Google currently has 78 products listed on its website (and quite a few significant ones in development). All these 78 products align with its mission statement through one or many of these dimensions:

Organise: Organises the information an individual wants

Access: Provides user-friendly access to information an individual wants

Simplify: Simplifies information for meaningful decision making

Capitalise: Capitalises on the commercial opportunities that information provides

Transform: Transforms the way information can be made meaningful, valuable and life-changing

Magnify: Magnifies the impact of information using different mediums, formats and delivery mechanisms

The evolution of Kleenex from a simple functional tissue brand to one that has multi-dimensional solutions and dynamic formats is fascinating. It is all about finding extension opportunities that fit with a brand’s core values and missions. Again it is important to stress on the evolutionary aspect of brand building (and not revolutionary) — from a cold cream and makeup remover to handkerchief substitute to travel versions to one with calendula (to give a nose suffering from cold some relief) to anti-viral.

  • Before contemplating consumer feedback, think whether it is sounding like a joke inside the organisation already: If yes, kill the brand extension idea and go back to what you are doing best. Brand builders are under too much pressure now to rise and deliver against expectations (quite a few of them unrealistic) — to be innovative, creative, futuristic, commercially savvy and wearing their consumers’ hearts on their sleeves.

If the need to formulate and implement a brand extension strategy is to show that the organisation is not standing still and doing something, then the very first rule of being effortless is broken — you are simply trying to hard. Brand builders need to build brands with intent and not as a past time.

There are two ways of making sure that a brand has a solid foundational grounding in a new category or has the ability to meet a newly discovered need in an existing category — investment in consumer understanding, R&D and continuous improvement and the easier option of acquisition.

Hard path requiring grit and perseverance: Gillette’s success with the Mach 3 in India

Easier path when you don’t have the capabilities : Unilever’s acquisition of Dollar Shave Club

The above two examples will not fit the true definition of a brand extension strategy but highlights options that organisations take to become successful in new categories (or categories with evolving needs).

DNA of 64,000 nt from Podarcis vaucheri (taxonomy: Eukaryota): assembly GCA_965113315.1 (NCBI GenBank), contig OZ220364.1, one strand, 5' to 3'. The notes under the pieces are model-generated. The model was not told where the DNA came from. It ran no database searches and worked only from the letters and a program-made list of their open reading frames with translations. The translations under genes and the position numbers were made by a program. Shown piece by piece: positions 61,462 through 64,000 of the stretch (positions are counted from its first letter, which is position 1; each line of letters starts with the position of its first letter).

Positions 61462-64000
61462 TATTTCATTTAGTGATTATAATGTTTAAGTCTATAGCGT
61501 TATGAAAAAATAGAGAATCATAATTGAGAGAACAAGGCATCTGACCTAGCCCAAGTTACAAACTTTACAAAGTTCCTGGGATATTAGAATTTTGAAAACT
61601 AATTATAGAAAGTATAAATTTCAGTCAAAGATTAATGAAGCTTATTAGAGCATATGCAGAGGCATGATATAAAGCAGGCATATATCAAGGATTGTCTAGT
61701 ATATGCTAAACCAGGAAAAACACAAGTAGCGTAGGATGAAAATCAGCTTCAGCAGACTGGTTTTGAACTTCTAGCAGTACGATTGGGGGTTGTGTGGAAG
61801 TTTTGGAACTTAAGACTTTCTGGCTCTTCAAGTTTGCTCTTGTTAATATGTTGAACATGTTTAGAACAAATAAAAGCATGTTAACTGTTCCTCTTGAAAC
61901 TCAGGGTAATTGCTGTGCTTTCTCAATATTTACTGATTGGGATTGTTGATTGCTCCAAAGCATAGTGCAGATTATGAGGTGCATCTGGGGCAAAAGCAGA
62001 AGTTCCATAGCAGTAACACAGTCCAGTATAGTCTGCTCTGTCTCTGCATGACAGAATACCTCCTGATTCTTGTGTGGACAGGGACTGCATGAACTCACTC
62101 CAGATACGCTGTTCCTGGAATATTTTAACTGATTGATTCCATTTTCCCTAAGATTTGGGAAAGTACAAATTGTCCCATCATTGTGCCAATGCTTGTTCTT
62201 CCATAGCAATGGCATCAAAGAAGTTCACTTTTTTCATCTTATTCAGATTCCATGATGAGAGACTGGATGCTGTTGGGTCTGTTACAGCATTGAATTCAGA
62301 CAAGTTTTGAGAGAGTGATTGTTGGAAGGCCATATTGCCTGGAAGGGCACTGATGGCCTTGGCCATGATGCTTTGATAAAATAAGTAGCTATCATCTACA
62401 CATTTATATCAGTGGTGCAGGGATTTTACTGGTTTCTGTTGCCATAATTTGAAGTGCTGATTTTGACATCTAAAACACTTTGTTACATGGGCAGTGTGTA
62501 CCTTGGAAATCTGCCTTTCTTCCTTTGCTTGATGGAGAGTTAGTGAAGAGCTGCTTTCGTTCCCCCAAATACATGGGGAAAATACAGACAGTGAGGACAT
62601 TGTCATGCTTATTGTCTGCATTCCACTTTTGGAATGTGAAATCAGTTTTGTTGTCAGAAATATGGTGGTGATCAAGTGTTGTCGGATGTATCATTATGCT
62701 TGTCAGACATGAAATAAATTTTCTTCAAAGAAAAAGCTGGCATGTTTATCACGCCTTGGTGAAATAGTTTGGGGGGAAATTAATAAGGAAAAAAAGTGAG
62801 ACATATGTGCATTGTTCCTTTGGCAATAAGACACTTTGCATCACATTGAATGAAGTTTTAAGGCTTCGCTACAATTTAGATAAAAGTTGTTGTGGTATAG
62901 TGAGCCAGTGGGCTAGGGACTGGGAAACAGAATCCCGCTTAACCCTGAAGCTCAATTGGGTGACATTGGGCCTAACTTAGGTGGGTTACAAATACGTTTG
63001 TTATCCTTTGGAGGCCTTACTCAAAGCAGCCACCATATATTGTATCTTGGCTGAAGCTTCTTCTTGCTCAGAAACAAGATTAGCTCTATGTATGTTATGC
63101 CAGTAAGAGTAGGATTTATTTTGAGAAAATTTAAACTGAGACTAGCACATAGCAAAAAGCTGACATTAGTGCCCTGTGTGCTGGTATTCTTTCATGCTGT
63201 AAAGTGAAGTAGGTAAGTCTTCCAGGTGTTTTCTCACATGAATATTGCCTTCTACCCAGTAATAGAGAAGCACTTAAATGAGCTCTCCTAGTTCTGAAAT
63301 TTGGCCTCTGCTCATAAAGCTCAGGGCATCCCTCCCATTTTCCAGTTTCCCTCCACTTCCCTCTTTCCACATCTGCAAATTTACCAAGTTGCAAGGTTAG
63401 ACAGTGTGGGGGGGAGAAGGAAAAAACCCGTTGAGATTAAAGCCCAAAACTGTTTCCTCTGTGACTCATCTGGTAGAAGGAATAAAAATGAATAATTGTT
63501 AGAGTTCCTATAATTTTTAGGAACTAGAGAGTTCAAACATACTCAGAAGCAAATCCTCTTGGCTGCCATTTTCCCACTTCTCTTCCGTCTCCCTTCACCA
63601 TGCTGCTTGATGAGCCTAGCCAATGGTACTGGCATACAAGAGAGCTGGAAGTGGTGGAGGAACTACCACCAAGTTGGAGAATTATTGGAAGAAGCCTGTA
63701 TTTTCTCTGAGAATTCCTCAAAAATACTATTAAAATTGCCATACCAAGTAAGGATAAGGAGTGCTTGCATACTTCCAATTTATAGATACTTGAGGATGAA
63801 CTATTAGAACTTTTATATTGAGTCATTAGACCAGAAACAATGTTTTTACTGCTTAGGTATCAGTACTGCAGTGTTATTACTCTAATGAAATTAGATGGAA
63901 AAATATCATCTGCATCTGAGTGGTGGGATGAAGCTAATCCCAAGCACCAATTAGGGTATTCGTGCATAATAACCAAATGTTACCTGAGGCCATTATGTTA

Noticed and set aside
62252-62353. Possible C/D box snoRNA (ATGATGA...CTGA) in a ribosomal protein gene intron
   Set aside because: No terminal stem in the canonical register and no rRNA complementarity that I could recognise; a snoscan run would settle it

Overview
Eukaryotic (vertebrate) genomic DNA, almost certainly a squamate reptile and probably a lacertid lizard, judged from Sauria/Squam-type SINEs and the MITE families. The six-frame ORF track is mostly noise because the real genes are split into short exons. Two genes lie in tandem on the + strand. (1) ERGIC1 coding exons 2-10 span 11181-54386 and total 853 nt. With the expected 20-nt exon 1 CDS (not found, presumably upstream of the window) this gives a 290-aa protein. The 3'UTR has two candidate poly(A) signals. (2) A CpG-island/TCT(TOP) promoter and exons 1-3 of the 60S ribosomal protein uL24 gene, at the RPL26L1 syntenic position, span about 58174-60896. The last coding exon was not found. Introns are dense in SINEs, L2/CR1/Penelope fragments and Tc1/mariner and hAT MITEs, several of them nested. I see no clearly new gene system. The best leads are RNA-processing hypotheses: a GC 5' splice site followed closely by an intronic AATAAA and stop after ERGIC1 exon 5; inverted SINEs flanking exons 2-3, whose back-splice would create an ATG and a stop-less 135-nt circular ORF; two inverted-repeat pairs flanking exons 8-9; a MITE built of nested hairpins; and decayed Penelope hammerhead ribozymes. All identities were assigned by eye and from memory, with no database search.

Encapsulating the three broad points above, the key principles of ensuring success in adjacency plays is simple (but hugely impactful in today’s age):

1) Do not start when you know there is a high chance you will abandon

2) If it sounds and feels like a ‘bit too much’, it is ‘too much’

3) Brands are not jelly — they need to be moulded, casted and presented over time

4) You may feel like you have the capability to extend a brand but in reality you don’t — adjacency plays is not only about launching a new line in a new product category. It is about launching to win

5) Don’t try your hand at building products that the organisation’s legacy, ethos, values and mission does not support

6) Remember how you started life with — evolution is a journey that started somewhere and you continuously need to revisit that starting line

7) Categories might be adjacent in the real sense of the definition but the needs can be divergent and remarkably different — in-home and out-of-home coffee drinking are adjacent categories but needs are very different

8) Brands promise something to consumers but the target operating models deliver — If your TOMs fail, then your adjacency plays are useless

9) You can only transfer a small share of strength to an adjacency play but you do transfer over a large share of your weaknesses that you have when you start in any category (uncertainty, ambiguity, need for clarity, lack of consumer understanding, different competitor dynamics etc.)

10) Please remember that effectively selling different varieties of ketchup does not give you the credentials to step up and sell different varieties of baby food